South Korea's navy fired warning shots toward North Korean fishing boats that crossed a disputed maritime boundary, but the shots didn't hit the fishing boats and the vessels retreated, a South Korean official said.
Fishing boats routinely jostle for position in the seafood-rich Yellow Sea waters claimed by both countries during crab-catching season, which is now in high gear. Three deadly naval clashes since 1999 have taken a few dozen lives.
The disputed sea boundary is not clearly marked, and incursions by North Korean military and fishing boats are not unusual.
No North Korean navy ships were involved in Friday's incident along a tense western sea boundary that the North has long refused to recognize, an official with South Korea's Joint Chiefs of Staff said, speaking anonymously because of office policy.
Six North Korean fishing boats crossed the boundary and refused to return until the South Korean Navy fired the warning shots, the official said.
North Korean fishing boats already crossed the boundary four times earlier this month but retreated each time after being warned by the South, the official said. Seoul says North Korean fishing boats also crossed the boundary in April.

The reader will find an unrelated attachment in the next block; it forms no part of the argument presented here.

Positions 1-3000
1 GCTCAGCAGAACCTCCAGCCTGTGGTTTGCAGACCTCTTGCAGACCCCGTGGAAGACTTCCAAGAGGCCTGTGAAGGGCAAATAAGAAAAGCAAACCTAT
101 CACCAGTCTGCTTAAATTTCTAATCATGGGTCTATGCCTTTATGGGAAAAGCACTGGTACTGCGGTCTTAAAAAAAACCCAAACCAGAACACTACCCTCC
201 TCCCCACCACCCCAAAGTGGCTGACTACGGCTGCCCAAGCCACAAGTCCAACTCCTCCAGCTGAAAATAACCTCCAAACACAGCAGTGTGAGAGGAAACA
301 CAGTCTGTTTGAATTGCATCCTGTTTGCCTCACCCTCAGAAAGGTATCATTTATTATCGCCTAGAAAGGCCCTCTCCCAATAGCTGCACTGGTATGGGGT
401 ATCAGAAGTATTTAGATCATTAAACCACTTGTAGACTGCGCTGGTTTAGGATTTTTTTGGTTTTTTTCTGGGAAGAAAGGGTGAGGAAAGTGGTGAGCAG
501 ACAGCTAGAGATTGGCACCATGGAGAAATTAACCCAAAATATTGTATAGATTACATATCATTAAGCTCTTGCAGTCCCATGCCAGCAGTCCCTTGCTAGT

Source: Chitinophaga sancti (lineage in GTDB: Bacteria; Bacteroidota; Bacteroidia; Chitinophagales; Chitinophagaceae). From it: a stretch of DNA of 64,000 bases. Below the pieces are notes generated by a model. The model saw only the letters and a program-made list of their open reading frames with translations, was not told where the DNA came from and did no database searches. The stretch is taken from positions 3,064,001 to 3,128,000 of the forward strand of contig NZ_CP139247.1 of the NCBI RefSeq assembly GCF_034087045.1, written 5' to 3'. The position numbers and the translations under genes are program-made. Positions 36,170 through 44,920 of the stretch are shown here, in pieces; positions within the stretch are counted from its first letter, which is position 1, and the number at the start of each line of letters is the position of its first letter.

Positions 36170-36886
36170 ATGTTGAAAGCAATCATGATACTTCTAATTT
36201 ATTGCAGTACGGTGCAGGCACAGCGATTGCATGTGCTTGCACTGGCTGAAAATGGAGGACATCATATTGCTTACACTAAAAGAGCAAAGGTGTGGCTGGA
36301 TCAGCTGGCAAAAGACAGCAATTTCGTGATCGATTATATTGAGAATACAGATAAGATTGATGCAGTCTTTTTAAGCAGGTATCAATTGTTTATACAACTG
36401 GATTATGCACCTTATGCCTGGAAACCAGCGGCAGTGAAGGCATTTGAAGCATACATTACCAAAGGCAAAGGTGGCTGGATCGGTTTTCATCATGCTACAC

The Korean War ended nearly 60 years ago with a truce, not with a peace treaty, so the U.S.-led U.N. Command divided the Yellow Sea without Pyongyang's consent.
The boundary favored South Korea, cutting North Korea off from rich fishing waters and boxing in one of its crucial deep-water ports. North Korea has bitterly contested the line ever since.
Pyongyang argues the line should run farther south. But for Seoul, accepting such a line would endanger fishing around five South Korean islands and hamper access to its port at Incheon.
In 2010, a North Korean artillery barrage on Yeonpyeong Island, which is near the boundary, killed four South Koreans, including two civilians.
Also in 2010, an explosion ripped apart a South Korean warship in the area, killing 46 sailors. Seoul says Pyongyang torpedoed the vessel. North Korea denies responsibility.